C. R. Rao receives 38th honorary doctoral degree

Penn State's C.R. Rao, emeritus holder of the Eberly Family Chair in Statistics, long recognized as one of the world's top statisticians, has been awarded an honorary doctorate degree from the Indian Institute of Technology, Kharagpur. He received the degree at the Convocation of the Indian Institute of Technology on July 26 this year “for his contributions to the foundations of modern statistics through the introduction of concepts such as Cramer-Rao-Inequality, Rao-Blackwellization, Rao-Distance, Rao-Measure and for introducing the idea of Orthogonal Arrays for the industry to design high quality products.”

Rao is recognized internationally as a pioneer who laid the foundation of modern statistics, with multifaceted distinctions as a mathematician, researcher, scientist and teacher. His contributions to mathematics and to the theory and application of statistics during the last seven decades have become part of graduate and postgraduate courses in statistics, econometrics, electrical engineering and many other disciplines at most universities throughout the world. Rao's research in multivariate analysis, for example, is useful in economic planning, weather prediction, medical diagnosis, tracking the movements of spy planes, and monitoring the movements of spacecraft. Technical terms bearing his name appear in all standard textbooks on statistics, econometrics, and engineering. Examples of these terms are the Cramer-Rao Inequality, Rao-Blackwellization, Fisher-Rao Theorem, Rao Distance, Rao's Orthoganal Arrays, Rao's Quadratic Entropy, and Rao's Score test. A book Rao wrote in 1965, "Linear Statistical Inference and Its Applications," is one of the most-often-cited books in science.

In addition to the 38 honorary degrees that he has been awarded by universities in 19 countries spanning six continents, Rao has been honored with the Royal Statistical Society's 2011 Guy Medal in Gold, the United Kingdom's highest award given to a statistician for innovative research in statistics and applications. He is the first scientist born in an Asian country to receive the award. Rao also received the India Science Award, the highest award given to a scientist in India, for his significant contributions to the field of statistical science in 2010. In 2003, he was honored with the first Mahalanobis International Award in Statistics from the International Statistical Institute and the Srinivasa Ramanujan Medal by the Indian National Science Academy. In 2002, he was honored by President George W. Bush with the National Medal of Science, the highest award given to an American scientist for lifetime achievement in fields of scientific research. Also in 2002, Rao received the highest honor bestowed by the University of Visva-Bharati, the Desikottama Award, in recognition of his "enormous contributions in the field of statistics and its applications." In 2001, Rao was honored by the government of India with the Padma Vibhushan Award -- the country's second-highest civilian honor -- for outstanding contributions to science, engineering, and statistics; with being selected in 2000 as the namesake for a National Award to be presented to India's outstanding young statisticians. In 1989, the American Statistical Association awarded him the Wilks Medal.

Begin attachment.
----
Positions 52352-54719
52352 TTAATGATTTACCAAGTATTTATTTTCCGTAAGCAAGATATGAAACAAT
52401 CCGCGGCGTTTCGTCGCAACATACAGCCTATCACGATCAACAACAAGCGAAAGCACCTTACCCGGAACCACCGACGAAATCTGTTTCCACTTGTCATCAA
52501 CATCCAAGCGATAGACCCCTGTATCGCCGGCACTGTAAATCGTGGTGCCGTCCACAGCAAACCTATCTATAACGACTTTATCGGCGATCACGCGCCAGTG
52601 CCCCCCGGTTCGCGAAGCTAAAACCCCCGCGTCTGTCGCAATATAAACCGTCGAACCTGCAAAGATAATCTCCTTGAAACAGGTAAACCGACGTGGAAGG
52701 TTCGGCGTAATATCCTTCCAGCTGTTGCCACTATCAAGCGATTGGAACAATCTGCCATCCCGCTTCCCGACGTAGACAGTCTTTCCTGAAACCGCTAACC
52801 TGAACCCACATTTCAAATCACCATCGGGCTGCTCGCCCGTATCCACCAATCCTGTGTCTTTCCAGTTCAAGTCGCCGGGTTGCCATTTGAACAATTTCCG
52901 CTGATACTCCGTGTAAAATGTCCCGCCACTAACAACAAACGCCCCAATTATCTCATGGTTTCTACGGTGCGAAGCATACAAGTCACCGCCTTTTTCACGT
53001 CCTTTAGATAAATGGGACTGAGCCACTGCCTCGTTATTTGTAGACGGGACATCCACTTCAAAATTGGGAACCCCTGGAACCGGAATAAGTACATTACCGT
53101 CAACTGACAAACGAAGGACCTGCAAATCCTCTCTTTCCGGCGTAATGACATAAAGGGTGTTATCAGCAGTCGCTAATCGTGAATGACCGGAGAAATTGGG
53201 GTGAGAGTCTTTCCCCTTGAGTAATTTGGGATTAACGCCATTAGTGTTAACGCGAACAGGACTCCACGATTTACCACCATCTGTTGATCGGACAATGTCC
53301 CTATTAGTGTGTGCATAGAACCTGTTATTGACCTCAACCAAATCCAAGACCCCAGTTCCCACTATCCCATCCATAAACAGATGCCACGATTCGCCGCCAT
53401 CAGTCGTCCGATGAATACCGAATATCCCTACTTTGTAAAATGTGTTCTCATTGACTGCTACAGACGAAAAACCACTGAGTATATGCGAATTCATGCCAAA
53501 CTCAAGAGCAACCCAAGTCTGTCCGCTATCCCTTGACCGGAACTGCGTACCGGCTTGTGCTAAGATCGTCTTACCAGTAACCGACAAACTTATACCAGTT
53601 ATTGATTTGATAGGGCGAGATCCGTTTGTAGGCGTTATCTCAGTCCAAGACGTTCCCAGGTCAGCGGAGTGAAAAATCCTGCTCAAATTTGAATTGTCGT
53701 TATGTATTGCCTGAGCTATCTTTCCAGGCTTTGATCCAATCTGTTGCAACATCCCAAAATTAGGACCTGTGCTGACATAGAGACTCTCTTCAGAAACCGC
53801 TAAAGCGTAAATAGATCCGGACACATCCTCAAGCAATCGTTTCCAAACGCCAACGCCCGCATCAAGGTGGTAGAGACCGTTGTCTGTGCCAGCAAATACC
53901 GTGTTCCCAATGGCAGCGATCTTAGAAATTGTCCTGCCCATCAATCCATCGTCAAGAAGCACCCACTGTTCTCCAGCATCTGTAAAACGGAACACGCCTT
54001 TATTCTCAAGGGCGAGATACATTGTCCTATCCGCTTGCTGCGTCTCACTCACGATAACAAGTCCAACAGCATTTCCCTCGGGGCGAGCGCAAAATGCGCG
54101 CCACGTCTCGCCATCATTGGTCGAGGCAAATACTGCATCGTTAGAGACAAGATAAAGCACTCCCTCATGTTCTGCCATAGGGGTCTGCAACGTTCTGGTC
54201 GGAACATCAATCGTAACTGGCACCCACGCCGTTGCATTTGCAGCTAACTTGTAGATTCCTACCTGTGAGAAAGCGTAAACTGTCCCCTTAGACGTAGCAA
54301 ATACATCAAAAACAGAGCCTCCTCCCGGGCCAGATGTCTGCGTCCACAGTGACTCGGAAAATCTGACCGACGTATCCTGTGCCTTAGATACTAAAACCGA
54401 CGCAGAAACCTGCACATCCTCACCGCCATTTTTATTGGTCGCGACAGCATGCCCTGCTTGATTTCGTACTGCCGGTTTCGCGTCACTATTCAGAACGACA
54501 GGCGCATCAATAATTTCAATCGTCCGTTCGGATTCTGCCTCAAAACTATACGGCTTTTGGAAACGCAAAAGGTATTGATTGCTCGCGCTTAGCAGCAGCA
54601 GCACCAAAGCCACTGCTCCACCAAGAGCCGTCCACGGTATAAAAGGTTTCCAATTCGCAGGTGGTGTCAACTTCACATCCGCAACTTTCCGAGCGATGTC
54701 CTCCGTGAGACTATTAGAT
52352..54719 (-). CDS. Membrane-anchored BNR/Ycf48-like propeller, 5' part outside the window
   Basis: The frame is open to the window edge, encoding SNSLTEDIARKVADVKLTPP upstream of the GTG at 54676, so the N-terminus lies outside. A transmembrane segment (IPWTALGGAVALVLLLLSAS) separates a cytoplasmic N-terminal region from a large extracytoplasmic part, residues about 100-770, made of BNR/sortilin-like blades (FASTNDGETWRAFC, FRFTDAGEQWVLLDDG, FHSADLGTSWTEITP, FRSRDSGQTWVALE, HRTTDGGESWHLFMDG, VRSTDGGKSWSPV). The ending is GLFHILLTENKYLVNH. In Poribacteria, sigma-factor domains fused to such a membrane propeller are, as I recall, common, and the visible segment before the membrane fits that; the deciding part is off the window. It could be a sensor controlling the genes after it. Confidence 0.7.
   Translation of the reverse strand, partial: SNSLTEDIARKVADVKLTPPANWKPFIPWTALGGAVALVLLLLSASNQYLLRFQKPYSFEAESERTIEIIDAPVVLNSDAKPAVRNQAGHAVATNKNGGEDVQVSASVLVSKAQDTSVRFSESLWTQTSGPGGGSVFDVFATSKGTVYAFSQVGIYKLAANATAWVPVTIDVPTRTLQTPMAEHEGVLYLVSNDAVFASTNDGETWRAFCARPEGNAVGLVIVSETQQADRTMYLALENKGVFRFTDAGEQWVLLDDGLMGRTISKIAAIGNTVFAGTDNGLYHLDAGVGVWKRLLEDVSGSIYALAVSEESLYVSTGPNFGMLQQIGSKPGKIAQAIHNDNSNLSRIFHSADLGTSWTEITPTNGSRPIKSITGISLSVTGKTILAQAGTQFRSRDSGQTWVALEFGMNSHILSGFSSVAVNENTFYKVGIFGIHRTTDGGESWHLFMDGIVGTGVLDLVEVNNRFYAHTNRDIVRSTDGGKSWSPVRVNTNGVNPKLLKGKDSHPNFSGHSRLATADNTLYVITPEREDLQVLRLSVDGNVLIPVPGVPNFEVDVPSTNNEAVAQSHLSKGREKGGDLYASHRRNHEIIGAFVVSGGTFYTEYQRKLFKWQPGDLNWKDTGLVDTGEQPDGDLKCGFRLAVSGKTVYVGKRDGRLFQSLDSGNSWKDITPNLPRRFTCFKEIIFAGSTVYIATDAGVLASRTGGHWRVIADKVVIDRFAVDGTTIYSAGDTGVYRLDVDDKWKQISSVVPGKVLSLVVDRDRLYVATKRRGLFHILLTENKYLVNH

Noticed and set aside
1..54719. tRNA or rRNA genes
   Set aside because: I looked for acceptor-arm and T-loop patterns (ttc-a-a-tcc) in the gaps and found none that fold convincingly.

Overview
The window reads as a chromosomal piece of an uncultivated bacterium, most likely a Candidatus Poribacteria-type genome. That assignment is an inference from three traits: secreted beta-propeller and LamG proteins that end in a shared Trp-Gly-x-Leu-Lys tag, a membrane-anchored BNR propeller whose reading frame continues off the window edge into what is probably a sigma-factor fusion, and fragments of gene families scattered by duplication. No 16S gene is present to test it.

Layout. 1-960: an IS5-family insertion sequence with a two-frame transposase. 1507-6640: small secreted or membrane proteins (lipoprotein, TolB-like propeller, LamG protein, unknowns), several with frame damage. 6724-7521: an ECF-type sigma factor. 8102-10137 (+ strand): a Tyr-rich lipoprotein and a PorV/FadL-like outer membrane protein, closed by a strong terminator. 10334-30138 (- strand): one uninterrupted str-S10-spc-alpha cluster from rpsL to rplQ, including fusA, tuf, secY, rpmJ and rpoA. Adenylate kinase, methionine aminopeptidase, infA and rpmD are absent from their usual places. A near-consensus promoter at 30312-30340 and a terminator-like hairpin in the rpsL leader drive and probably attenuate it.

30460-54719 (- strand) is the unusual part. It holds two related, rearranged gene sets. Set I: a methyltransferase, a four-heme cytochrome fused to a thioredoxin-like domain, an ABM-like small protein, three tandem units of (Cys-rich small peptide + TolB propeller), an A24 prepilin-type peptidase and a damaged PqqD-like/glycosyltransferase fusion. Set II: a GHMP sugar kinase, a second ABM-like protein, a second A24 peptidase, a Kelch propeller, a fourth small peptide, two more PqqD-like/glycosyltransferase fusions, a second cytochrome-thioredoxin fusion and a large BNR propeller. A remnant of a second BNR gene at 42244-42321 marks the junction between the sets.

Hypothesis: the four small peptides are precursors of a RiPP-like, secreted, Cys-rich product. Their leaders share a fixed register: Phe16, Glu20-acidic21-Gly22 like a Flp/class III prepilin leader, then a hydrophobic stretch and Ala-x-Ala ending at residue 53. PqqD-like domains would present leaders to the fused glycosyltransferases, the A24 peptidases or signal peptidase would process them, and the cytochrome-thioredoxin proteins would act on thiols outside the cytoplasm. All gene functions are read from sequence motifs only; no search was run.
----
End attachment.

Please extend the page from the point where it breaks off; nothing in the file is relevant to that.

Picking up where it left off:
Rao is a member of the National Academy of Sciences and the American Academy of Arts and Science in the United States, a Fellow of the Royal Society in the United Kingdom, and a member of the Indian National Science Academy, the Lithuanian Academy of Sciences, and the Developing World Academy of Sciences.

He has authored or co-authored 14 books -- some of which have been translated into several languages -- and more than 475 research papers published in scientific journals. He has supervised the doctoral research of 50 students who have, in turn, trained another 430 doctoral students. Most of his former students now are employed in universities and other research organizations worldwide, many becoming research leaders in their areas of specialization.

Rao earned doctorate and doctor of science degrees in 1948 at Cambridge University in England. He came to the United States in 1978 after serving as the director of the Indian Statistical Institute, where he had held various research and administrative positions for 39 years since 1943. In 1982, he established the Center for Multivariate Analysis at the University of Pittsburgh, where he continues as an adjunct professor. Rao joined the Penn State faculty in 1988 as a professor and holder of the Eberly Family Chair in Statistics. He became the emeritus holder of the Eberly Family Chair in Statistics in 2009. He is the founding director of Penn State's Center for Multivariate Statistics. In 2014, at the age of 94, he is a research professor at the University at Buffalo and distinguished professor emeritus and an adviser at the C.R. Rao Advanced Institute of Mathematics, Statistics, and Computer Science (AIMSCS).

Last Updated August 27, 2014